CHICAGO (REUTERS) - The state of Illinois aims to leverage the rapport and trust that hairstylists enjoy with their customers by teaching them to recognise signs of domestic violence and sexual assault and to know where clients can seek professional help.
Now, cosmetologists in Illinois must take an hour-long class on domestic violence as part of their broader licensing requirements. The regulation, adopted by the state in January, is believed to be the first programme of its kind in the country.
On Sunday, around 150 of the state's nearly 90,000 cosmetologists, attended one of the first of these classes, held at a downtown Chicago convention center.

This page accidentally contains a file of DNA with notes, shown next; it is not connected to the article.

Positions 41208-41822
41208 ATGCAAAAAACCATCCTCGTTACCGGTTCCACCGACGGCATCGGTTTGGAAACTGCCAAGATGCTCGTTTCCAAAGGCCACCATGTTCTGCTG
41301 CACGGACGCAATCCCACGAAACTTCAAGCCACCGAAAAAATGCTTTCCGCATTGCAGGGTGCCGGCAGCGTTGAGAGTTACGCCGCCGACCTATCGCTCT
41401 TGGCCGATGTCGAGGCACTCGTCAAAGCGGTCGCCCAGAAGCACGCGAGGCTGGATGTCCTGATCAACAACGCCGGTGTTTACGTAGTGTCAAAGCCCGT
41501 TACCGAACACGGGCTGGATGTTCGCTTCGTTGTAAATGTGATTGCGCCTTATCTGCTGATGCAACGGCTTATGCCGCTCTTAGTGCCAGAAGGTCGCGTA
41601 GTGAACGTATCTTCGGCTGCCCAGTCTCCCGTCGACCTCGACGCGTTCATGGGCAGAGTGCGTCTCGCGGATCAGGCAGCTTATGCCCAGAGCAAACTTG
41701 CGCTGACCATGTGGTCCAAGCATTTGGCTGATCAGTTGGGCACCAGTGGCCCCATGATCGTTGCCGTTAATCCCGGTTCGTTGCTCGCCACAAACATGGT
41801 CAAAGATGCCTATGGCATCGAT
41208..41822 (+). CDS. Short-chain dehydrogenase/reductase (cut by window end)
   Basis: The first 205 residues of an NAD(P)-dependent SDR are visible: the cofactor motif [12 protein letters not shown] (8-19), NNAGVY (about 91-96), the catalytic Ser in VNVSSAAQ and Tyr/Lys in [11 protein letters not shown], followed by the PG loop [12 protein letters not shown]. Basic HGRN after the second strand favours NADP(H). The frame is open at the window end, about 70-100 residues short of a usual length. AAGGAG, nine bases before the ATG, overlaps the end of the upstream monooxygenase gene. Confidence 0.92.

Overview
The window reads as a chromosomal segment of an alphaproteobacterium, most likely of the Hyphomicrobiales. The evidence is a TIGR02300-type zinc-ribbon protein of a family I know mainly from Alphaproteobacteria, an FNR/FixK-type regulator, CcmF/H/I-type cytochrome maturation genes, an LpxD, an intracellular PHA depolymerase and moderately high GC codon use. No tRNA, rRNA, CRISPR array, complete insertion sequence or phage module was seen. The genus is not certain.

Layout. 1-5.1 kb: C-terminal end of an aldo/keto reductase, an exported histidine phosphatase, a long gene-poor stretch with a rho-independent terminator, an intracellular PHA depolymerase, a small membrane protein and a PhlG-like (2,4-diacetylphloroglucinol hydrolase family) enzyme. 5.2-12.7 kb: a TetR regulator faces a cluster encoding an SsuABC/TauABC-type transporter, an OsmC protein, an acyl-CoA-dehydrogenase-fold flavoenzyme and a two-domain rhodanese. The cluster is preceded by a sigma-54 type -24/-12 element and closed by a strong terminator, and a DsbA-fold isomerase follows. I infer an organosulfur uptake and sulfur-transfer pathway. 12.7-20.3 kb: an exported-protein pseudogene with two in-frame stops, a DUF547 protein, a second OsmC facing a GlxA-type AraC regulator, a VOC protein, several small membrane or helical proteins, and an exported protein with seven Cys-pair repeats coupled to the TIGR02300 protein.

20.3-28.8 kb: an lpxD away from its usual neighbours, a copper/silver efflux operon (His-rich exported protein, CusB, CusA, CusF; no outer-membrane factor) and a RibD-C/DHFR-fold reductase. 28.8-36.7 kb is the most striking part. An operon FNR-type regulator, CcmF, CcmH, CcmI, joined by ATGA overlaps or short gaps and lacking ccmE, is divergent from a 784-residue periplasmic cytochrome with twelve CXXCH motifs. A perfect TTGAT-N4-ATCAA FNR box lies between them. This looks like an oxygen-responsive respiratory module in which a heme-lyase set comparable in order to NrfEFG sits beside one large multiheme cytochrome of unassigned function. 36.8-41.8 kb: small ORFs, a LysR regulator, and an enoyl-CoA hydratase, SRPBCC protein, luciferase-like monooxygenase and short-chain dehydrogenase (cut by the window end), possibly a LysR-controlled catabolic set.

At the session, trainers taught the students that a sudden change in demeanour, a reluctance to put on a robe at a spa or tales of repeated insults from a spouse could signal an unhealthy and even dangerous relationship.
If hairstylists spot any of these warning signs, the trainers urged them to be considerate listeners, avoid blaming the victim and then point the client in the direction of organisations that can provide support.
Chicago Says No More, a domestic abuse and sexual assault outreach organisation, worked with lawmakers on crafting the legislation.